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Outloud holds BirthGay Gala March 15

2SLGBTQ+ support group formed 10 years ago
THEN AD NOW — (L-R) Mia, Natalie, and Terry Soetaert will be guests at Outloud’s 10th anniversary BirthGay Gala this March 15, 2024. The left photo shows them as they looked when they founded Outloud in 2014. The right shows them as they look today. (They were at a party.) FILE PHOTO AND TERRY SOETAERT/St. Albert Gazette

A lot has changed in St. Albert since Mia Soetaert was in high school. There was no rainbow crosswalk or Pride flag in front of city hall back then, but there were plenty of bullies harassing her over her gender or sexual identity.

In response, Mia and her parents Terry and Natalie organized a group called Outloud around March 2014 to support local two-spirit, lesbian, gay, bisexual, transgender, and questioning (2SLGBTQI+) youths. Ten years later, Outloud is now one of St. Albert’s most prominent advocates for sexual and gender minority youths.

Terry said Outloud has planned a BirthGay Gala March 15 to celebrate its 10th anniversary. This 18+ event will see up to 250 people celebrate at the St. Albert Inn with dinner, drinks, and a show from drag and burlesque artists to support the Outloud Foundation.

“We never thought 10 years ago that it would be going on for 10 years,” Terry said.

“It’s kind of exciting for us that it has been able to last and been able to help kids and families this long.”

Growing out and loud

Mia said organizers modelled Outloud after the University of Alberta’s Camp fYrefly, which is a leadership retreat for queer and trans youth. Terry credited the group’s name to volunteer Alison Brooks, who suggested the group be called “out” plus something else (which the group eventually decided should be “loud”).

Outloud started off in the St. Albert United Church but moved to Bellerose Composite in September 2014, as some youths did not feel comfortable attending a church building, the Gazette’s archives show.

Mia said the group’s focus at the time was to create a fun, safe space for youths.

“We’d shoot bubble-gum balls at each other, and we did tricycle races through the high school.”

Terry said the group started off meeting once a month, but within three months started meeting every other Tuesday. Later, Outloud expanded to include a parent-specific PFLAG group and meetings for under-12s and young adults.

Outloud was a major player in St. Albert’s first official Pride Week event in 2015 and the painting of the city’s first rainbow crosswalk at St. Albert Place in 2018, the Gazette’s archives show. Last June, Outloud members travelled to Westlock to support student efforts to paint a rainbow crosswalk. (That crosswalk prompted Westlock residents to ban Pride flags and rainbow crosswalks on municipal property last February in a plebiscite.)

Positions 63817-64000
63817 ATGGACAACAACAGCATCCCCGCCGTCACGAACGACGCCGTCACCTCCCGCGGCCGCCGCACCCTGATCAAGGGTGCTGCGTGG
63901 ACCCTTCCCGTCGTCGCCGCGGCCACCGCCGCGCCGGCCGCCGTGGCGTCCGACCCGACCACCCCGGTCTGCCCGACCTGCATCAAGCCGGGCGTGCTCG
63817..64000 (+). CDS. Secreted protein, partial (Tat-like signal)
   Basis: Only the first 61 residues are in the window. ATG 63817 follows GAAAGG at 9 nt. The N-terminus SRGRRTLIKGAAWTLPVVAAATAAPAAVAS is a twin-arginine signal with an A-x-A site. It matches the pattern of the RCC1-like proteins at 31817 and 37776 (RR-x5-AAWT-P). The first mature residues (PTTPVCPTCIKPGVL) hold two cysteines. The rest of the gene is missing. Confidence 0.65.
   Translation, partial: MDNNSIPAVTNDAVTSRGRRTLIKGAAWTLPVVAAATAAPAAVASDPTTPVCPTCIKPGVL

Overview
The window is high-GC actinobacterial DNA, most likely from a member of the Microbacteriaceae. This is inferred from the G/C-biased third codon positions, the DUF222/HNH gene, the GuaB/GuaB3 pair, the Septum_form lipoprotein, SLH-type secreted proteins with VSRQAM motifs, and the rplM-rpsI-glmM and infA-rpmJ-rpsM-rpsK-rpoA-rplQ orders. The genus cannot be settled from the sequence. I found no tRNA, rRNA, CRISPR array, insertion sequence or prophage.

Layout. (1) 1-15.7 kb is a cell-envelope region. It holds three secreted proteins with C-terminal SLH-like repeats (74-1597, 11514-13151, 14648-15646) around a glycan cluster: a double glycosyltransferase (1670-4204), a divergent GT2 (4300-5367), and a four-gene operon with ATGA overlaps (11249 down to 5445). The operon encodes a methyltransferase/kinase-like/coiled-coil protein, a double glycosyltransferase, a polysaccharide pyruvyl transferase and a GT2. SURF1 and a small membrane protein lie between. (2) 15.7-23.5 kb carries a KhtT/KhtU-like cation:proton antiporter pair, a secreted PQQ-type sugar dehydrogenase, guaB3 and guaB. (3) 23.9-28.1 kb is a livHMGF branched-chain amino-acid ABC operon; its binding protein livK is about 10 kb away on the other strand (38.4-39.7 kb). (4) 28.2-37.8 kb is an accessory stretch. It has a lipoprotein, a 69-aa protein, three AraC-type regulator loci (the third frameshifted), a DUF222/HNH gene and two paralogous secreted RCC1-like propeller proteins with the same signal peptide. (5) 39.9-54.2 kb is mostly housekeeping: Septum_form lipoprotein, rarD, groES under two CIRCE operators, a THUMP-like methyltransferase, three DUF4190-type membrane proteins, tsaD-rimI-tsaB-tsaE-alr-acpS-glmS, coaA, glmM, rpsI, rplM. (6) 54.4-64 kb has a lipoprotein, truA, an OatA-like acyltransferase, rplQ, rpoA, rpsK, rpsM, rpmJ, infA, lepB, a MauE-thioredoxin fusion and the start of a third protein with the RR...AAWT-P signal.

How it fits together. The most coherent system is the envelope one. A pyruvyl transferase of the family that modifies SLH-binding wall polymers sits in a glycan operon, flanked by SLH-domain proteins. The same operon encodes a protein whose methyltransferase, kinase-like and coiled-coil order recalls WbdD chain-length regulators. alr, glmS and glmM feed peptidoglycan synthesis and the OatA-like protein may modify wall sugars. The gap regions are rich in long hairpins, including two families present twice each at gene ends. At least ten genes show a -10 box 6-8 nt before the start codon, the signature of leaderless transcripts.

Outloud is now a registered charity with three outreach workers and some 300 youth and adults attending its 14 meetings a month, Terry said. With up to 60 kids crammed into its current space on some nights, Terry said the group will likely have to find a bigger home soon.

In an email, Kristopher Wells, the Canada Research Chair for the Public Understanding of Sexual and Gender Minority Youth at MacEwan University and a St. Albert resident, said it was amazing to see Outloud’s growth over the last 10 years, and praised the group’s efforts to organize this city’s Pride festivals and provide direct support to vulnerable 2SLGBTQ+ residents.

“There is no doubt in my mind their work has not only been life-changing, but also life-saving. Here’s to the next 10 years of continued growth, outreach, and success!”

History repeats?

While there is definitely more support for 2SLGBTQI+ youth today in St. Albert, Terry and Mia said there are also some big steps back happening, such as the province’s recent push to regulate trans youth.

Mia, who is now attending university in B.C., said being a trans youth in Alberta today was just as tough as it was to be gay back in 2014, adding the recent debate around rules for trans youth reminded her a lot of the controversy around gay-straight alliances of the 2010s.

“I worry about the kids that are having to go through this again,” Mia said.

“I guess that’s also a part of living in the queer community: the fight is never really over.”

Tickets to the BirthGay Gala start at $130. Visit for details.

Kevin Ma

About the Author: Kevin Ma

Kevin Ma joined the St. Albert Gazette in 2006. He writes about Sturgeon County, education, the environment, agriculture, science and aboriginal affairs. He also contributes features, photographs and video.
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